3 professors receive state nature award
|Date: Wednesday, January 23rd, 2013||Return to Archive|
The preserve is on both banks of the Green River in Hart County. The Green River is the most important river in Kentucky for the conservation of rare native mussels and fish. It hosts 109 fish species and nearly 60 mussel species.
The area is also important for an endangered bat species found on the preserve and as a breeding and migratory habitat for songbirds.
The Kentucky State Nature Preserves Commission was created in 1976 to protect the best remaining natural areas of Kentucky.
Contact: Nature Preserves Commission, (502) 573-2886.
Mary Lloyd Moore, executive director of WKU’s Suzanne Vitale Clinical Education Complex, has been appointed to the Advisory Council on Autism Spectrum Disorders by Kentucky Gov. Matt Bevin.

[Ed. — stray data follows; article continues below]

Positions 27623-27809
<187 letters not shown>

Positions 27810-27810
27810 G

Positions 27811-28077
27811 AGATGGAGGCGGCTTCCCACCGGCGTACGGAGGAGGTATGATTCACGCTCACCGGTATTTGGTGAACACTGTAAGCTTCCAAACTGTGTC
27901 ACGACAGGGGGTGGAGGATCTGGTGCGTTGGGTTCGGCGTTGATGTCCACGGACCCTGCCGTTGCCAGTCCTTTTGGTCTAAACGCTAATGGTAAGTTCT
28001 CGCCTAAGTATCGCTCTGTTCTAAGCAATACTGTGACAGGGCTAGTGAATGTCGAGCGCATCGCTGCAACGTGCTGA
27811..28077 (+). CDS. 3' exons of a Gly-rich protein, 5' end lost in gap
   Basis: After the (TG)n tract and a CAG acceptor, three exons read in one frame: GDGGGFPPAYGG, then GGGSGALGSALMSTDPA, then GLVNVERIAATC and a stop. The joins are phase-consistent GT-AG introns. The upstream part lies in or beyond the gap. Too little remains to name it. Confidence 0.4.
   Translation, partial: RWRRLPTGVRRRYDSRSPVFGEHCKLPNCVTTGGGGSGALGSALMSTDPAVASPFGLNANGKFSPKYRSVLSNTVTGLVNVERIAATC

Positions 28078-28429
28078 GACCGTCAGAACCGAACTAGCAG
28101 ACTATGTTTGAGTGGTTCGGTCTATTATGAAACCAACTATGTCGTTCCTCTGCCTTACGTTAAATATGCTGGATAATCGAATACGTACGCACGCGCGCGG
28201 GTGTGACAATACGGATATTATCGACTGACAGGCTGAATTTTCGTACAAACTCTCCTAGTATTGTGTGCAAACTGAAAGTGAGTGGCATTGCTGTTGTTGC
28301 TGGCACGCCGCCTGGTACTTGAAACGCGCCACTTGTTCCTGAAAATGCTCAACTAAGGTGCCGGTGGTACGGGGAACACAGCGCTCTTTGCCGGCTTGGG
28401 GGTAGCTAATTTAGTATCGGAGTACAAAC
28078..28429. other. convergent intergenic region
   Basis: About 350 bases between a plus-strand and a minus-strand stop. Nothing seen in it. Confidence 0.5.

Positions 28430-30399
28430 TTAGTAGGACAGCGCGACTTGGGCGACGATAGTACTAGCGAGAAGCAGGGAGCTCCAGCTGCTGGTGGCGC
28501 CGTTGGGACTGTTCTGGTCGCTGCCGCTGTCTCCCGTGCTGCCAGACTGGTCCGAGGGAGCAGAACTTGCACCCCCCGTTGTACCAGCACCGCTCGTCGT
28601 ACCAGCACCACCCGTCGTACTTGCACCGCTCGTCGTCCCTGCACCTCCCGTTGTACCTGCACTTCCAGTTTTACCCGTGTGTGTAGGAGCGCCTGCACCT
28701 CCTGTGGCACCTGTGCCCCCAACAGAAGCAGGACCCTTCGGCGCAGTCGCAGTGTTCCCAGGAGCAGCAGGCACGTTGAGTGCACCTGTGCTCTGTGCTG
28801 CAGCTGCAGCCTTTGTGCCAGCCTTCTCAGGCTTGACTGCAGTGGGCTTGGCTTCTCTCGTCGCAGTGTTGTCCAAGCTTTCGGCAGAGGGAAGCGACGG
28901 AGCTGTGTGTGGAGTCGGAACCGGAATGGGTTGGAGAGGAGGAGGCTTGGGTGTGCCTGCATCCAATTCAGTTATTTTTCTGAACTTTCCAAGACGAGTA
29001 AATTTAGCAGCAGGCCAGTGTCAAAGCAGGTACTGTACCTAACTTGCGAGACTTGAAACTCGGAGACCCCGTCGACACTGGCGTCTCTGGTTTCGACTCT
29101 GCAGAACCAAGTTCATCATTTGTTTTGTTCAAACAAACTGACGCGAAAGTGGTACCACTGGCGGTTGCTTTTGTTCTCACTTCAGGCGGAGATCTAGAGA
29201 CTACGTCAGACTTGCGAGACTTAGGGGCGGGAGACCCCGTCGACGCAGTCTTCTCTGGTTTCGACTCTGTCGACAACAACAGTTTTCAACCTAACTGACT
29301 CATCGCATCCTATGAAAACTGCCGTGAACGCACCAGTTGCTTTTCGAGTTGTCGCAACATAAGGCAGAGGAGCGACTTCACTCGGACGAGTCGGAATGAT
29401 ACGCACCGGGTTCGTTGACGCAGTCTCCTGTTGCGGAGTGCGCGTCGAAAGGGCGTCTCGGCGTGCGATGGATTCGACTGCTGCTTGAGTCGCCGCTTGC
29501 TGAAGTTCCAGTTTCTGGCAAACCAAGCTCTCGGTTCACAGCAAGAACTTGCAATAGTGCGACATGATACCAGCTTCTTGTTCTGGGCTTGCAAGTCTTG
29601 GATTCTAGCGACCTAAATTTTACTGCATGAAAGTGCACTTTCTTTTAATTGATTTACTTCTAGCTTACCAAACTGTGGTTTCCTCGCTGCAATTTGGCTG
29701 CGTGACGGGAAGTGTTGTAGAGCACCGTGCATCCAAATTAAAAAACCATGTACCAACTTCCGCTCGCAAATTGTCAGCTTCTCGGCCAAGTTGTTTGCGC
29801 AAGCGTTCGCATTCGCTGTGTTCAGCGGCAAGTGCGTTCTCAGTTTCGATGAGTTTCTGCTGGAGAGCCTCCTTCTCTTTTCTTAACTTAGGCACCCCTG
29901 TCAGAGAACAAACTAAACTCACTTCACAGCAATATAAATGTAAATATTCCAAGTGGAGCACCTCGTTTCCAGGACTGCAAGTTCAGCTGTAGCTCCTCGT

Lives of the Stars will be presented Oct. 24-Nov. 21 at WKU’s Hardin Planetarium.
The WKU Forensics Team traveled to Muncie, Indiana, to compete in two tournaments co-hosted by Ball State University and Illinois State University the weekend of Oct. 14-15.
Katherine Crider of Dawson Springs was crowned WKU’s 2017 Homecoming queen on Saturday (Oct. 14).
WKU recognized its top volunteers at the annual Summit Awards. Distinguished Service Medals to recognize the service of the University’s top volunteers were presented to Julie Harris Hinson, James G. Meyer and Linda S. Miller.
WKU Forensics Team members traveled to Normal and Peoria, Illinois, and Tuscaloosa, Alabama, to compete in four tournaments the weekend of Oct. 7-8.
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